Wednesday 30 April 2014

Why Farage Bottled Newark

Patrick Mercer resigning from Parliament because he's ashamed of his wrongdoing? Now there's a welcome change. Perhaps a few more MPs should take note. In the normal course of things Mercer's career might have had a footnote on the news, but as it passes into the night it was immediately overshadowed by one question. Will Nigel Farage stand in the resulting by-election?

Well, now we know the answer. While dithering has become a thing on the right of late, what with Dave paralysed in the face of winter flooding, getting pulled from pillar to post by competing pressures and now dragging his feet over TV debates next year; and Boris Johnson playing will-he-won't-he with a possible return to Westminster; Farage could not afford this luxury. He made his decision quickly. And he bottled it.

Forget the ever-so-principled reasons Farage has outlined for ruling himself out - that UKIP have a laser-like focus on the European elections where they will "cause and earthquake", and how he himself has no personal ties to the East Midlands let alone the constituency - this decision has been made not out of UKIP's best interests, but what suits brand Nigel.

Newark is a safe Tory seat. It hasn't always been - the constituency had a Blairite interlude between 1997 and 2001. But it's likely to stay blue after 2015. 16,000-strong majorities have a stubborn tendency not to collapse. Even in a by-election with a massive hype machine behind them and greater name recognition than the Tory and Labour candidates, UKIP and Farage were by no means certain to romp home. The Tory PPC Robert Jenrick comes from the Jo Johnson/Edward Timpson 'nice chap' wing of the Conservatives, and actively campaigned when he ran in Newcastle-under-Lyme in 2010. Some might think Farage would have had him for breakfast, but one should not underestimate the appeal of the quietly determined normal man. 

With Farage leading from the front UKIP had a very srtong chance but bookies must now be slashing the odds. And imagine what would have happened to Farage's standing had he lost. The wheels would have come off the bandwagon, the political establishment could portray him as defanged and it would have constituted a massive blow to UKIP morale and momentum. Farage would be cast as the usurper that didn't usurp. Then there is a practical consideration. UKIP MEPs get away with murder. As a rule they turn up less than their mainstream counterparts and live a good lifestyle without the responsibilities commensurate with their salaries. Farage in Westminster would have upset some of the cosy chumminess and given UKIP the political legitimacy it desperately needs to secure its future, but Farage would have to see constituents and, to some degree, act responsibly. Being a celebrity campaigner clashes with constituency duties, as a cursory glance at George Galloway will tell you. Farage has therefore acted rationally. He is serving Farage's interests.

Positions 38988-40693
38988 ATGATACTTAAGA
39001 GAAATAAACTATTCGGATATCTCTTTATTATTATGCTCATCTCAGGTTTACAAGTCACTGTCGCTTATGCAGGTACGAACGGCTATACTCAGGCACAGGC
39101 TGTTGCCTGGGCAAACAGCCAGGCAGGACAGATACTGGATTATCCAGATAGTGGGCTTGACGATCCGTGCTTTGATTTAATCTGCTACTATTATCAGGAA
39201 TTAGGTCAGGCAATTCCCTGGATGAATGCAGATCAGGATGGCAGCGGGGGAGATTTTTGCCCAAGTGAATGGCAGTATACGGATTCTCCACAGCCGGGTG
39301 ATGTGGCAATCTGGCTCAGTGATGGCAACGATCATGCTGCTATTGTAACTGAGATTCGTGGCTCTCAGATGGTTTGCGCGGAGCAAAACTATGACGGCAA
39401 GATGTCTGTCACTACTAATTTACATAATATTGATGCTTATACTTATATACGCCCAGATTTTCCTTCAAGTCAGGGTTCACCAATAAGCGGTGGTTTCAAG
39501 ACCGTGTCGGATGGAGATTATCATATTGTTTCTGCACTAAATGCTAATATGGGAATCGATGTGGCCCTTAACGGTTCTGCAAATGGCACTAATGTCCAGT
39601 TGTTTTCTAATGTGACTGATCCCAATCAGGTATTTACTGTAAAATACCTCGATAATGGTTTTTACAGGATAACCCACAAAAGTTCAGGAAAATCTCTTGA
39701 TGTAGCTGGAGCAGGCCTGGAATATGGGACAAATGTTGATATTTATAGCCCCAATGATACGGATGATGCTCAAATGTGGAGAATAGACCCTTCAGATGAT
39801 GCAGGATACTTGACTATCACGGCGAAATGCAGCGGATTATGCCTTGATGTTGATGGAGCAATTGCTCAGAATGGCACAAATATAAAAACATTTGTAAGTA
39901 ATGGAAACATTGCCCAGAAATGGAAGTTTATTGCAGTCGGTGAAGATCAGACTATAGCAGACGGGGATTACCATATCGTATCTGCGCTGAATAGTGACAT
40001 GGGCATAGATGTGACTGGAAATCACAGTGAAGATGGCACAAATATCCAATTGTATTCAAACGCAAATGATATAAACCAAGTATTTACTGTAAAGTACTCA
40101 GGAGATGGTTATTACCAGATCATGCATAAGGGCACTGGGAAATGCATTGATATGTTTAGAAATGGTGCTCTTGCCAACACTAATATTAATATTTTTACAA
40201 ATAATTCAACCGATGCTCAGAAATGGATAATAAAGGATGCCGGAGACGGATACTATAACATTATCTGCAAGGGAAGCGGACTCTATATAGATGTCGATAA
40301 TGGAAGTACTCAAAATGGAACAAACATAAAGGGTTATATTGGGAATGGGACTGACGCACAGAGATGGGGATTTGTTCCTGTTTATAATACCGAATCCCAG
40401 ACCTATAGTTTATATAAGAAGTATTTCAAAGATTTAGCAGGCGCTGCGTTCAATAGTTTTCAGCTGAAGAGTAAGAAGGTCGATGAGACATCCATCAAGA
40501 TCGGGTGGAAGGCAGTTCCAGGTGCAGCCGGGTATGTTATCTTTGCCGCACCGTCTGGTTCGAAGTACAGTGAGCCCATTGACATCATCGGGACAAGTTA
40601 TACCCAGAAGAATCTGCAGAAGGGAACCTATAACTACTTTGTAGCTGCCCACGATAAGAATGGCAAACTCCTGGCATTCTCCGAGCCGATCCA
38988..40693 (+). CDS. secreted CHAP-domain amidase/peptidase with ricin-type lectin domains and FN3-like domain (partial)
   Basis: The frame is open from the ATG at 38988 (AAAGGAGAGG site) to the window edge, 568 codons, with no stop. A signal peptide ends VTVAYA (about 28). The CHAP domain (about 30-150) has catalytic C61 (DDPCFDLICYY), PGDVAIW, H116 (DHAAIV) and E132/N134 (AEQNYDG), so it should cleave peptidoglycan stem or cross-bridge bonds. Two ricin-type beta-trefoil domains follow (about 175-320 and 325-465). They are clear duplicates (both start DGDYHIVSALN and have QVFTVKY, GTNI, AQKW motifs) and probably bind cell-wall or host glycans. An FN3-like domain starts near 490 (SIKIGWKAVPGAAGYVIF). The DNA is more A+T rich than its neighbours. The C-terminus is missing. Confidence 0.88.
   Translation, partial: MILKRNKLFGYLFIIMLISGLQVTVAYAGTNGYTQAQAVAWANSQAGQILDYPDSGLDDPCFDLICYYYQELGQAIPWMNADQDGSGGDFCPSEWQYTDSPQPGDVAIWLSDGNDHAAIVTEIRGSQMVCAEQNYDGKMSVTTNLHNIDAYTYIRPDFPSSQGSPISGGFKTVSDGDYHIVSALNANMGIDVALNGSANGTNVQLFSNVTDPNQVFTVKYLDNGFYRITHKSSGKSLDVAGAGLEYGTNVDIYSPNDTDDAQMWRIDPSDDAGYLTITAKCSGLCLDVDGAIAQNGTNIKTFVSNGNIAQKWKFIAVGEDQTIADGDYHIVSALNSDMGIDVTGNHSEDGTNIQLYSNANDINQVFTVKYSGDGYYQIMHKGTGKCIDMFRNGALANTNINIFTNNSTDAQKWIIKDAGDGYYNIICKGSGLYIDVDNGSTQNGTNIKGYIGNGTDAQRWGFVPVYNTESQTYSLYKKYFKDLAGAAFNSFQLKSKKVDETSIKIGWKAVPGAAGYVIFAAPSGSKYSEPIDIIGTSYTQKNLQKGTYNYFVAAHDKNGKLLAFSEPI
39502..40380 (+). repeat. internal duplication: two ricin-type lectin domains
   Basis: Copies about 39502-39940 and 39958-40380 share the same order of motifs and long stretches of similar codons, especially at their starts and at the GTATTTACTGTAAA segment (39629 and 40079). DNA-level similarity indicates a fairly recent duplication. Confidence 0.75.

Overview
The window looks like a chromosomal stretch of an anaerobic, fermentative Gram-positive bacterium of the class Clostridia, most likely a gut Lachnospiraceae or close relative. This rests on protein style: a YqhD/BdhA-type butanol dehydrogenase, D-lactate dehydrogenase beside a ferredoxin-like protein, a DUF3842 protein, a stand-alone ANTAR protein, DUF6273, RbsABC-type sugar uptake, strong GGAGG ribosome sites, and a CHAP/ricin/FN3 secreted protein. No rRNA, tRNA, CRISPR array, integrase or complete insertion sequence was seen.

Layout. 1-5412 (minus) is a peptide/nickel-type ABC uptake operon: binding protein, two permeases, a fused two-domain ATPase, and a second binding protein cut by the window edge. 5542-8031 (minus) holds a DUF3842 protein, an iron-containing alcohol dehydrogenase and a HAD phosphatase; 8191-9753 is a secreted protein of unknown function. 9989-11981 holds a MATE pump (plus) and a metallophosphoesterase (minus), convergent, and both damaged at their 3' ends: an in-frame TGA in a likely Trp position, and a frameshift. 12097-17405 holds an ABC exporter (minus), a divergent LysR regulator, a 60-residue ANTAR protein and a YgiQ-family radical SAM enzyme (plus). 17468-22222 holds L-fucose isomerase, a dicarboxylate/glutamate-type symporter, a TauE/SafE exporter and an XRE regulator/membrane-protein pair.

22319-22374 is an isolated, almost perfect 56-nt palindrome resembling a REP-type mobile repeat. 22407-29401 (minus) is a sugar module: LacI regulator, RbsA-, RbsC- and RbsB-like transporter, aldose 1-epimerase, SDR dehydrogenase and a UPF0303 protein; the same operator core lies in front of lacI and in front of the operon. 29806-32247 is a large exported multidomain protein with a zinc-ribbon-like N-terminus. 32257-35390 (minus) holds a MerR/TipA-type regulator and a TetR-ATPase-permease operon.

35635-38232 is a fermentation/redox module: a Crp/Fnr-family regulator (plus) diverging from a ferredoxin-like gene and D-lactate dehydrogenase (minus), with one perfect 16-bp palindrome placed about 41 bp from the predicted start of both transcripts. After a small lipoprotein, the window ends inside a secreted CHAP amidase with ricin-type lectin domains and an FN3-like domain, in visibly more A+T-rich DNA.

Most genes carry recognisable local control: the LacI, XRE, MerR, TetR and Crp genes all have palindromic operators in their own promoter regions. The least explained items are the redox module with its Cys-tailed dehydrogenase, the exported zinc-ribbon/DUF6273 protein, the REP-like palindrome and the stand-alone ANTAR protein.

So the prediction I made on Twitter yesterday that UKIP will not win the by-election still stands. But there is something missing from this picture - a Labour-shaped something. In the media scrum this has attracted, Labour have been totally written off. This is despite having come second place in 2010 with 11,000 votes. It was also disappointing to see Ed Balls comments about how the seat would not remotely be on the list of priorities because of the Tory majority. Well, it should be now. Because of the character of this by-election, because of its timing Labour should make a national effort and not leave it to the local party with a few "celebrity" appearances. If Labour approach this with a no hope attitude, what does that say to actual and potential Labour voters across the country? That we're only interested in them when we can get something out of it? That we're running scared of UKIP? It will not do. There is an outside chance that UKIP's presence will turn Newark into a three way marginal in which a modest swing to Labour could see it come through the middle. But also the by-election is an opportunity for Labour for other reasons. It is a chance to test out new tactics against UKIP and getting our money's worth from the recent appointee. Labour should therefore run an insurgent, spiky campaign that takes no prisoners.

Coming so close to the European elections, the by-election is a terrible headache for Dave. He'll be very worried about the mauling his grapple with UKIP will give him. But what he needs is reminding of who is real opponents are.


Anonymous said...

"not out of UKIP's best interests, but what suits brand Nigel."

At the moment to two are indistinguishable.

And Nigel's decision was in the best interests of both.


Phil said...

No, there is a clear divergence of interests. It's in UKIP's long-term interests to professionalise somewhat and not be so dependent on being a one-man band. Nigel's lies in the opposite direction.